241 'library QTEMP not found.Cause . . . . . :   This condition w'
301 'as diagnosed by a user-defined validity-checker program. Rec'
361 'overy  . . . :   Correct the error and then try the command '
421 'again.                                                      '
481 '                    '

  1 'CPD0006: Object NOFILE in library QTEMP not found           '
 61 '                    '

The next command is only part of the CRTDUPOBJ command, when passed to the procedure QCMDCHK rightly determines that there is a missing parameter:

  1 '    (  (   CPD007102    QCPFMSG   *LIBL     QSYS            '
 61 '                     QCAFLD      12EF1170227162112TESTPGM1  '
121 '000001         *NO                                 È   È    '
181 'OBJTYPE   Parameter OBJTYPE required.Cause . . . . . :   A r'
241 'equired parameter was not specified. Recovery  . . . :   Ent'
301 'er a value for parameter OBJTYPE.                           '
361 '                                                            '
421 '                                                            '
481 '                    '

  1 'CPD0071: Parameter OBJTYPE required                         '
 61 '                    '

The last command is valid as its syntax is correct and the file does exist in QTEMP. It should come as no surprise that the returned message data is blank:

  1 '                                                            '
 61 '                                                            '
121 '                                                            '
181 '                                                            '
241 '                                                            '
301 '                                                            '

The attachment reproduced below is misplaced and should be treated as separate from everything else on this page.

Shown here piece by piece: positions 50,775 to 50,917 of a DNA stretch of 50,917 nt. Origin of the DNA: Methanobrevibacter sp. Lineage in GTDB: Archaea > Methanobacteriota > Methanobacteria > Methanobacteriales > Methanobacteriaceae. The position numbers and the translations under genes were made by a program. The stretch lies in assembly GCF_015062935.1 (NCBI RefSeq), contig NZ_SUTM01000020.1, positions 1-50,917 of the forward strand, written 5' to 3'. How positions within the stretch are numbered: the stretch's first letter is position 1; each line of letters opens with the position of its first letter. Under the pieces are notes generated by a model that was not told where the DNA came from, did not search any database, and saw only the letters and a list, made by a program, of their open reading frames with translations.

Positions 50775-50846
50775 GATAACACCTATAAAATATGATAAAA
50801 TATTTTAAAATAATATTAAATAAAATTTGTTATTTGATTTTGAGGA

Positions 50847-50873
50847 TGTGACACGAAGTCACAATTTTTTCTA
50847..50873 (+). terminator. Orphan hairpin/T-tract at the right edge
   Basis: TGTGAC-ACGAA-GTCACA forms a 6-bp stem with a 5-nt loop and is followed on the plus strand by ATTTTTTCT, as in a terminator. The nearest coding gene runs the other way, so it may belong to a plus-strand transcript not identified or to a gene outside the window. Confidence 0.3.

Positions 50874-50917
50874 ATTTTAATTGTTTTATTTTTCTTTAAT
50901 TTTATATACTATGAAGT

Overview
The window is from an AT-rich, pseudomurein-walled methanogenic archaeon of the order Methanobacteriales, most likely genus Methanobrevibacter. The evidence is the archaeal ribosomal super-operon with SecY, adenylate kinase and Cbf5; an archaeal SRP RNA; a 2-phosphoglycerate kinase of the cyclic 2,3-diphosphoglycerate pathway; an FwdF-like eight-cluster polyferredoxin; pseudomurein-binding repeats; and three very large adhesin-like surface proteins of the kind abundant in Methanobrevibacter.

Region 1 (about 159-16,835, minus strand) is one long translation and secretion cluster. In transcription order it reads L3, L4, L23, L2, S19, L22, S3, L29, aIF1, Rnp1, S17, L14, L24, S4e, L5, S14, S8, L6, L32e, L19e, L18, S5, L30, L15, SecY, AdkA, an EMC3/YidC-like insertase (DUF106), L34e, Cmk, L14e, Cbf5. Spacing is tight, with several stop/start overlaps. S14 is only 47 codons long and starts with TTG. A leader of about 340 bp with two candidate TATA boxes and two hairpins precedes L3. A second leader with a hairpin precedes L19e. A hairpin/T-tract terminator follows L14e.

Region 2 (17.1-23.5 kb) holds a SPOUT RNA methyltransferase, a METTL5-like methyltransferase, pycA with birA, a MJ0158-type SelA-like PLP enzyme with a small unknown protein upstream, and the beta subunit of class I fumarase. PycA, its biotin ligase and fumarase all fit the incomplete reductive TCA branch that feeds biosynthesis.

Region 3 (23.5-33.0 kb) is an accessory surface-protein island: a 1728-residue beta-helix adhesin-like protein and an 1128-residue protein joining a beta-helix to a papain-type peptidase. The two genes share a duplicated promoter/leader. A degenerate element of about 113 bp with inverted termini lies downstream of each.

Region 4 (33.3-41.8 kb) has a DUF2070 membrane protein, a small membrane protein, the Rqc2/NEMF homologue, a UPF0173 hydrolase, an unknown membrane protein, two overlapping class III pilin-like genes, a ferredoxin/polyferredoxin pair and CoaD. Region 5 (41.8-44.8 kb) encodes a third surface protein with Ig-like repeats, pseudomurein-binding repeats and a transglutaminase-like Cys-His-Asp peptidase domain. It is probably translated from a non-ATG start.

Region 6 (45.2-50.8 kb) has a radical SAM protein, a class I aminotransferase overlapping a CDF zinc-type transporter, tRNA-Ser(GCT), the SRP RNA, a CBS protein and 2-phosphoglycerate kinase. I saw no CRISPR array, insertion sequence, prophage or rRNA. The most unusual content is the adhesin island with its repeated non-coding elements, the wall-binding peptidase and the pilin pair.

361 '                                                            '
421 '                                                            '
481 '                    '

  1 '                                                            '
 61 '                    '

If you are going to be using these APIs you will need to test to determine if there are any other diagnostic messages returned, and where its first level message text starts.


You can learn more about this from the IBM website:


This article was written for IBM i 7.3, and should work for earlier releases too.


  1. Did you try this with EXTPROC('system')?

    1. The system interface allows CL commands to be run using just one parameter--no length parm required. That's nice. However, system() "swallows" messages that would normally be bubbled up via QCMDEXC. There is also a C runtime export that can be used to get one of the response CPF msgs. Use IMPORT('_EXCP_MSGID') on a Char(7) variable to import it into RPG. So if you know you don't care about the CPF msgs, then system() is sometimes good enough and easier for a quick prototype than QCMDEXC. However, of late, I've been an advocate of the SQL UDF named QSYS2.qcmdexc() which accepts one or two parameters and also insures that the cl command is run in the same job or server job as the rest of the SQL statements in a program. So that's my current go-to CL command processor.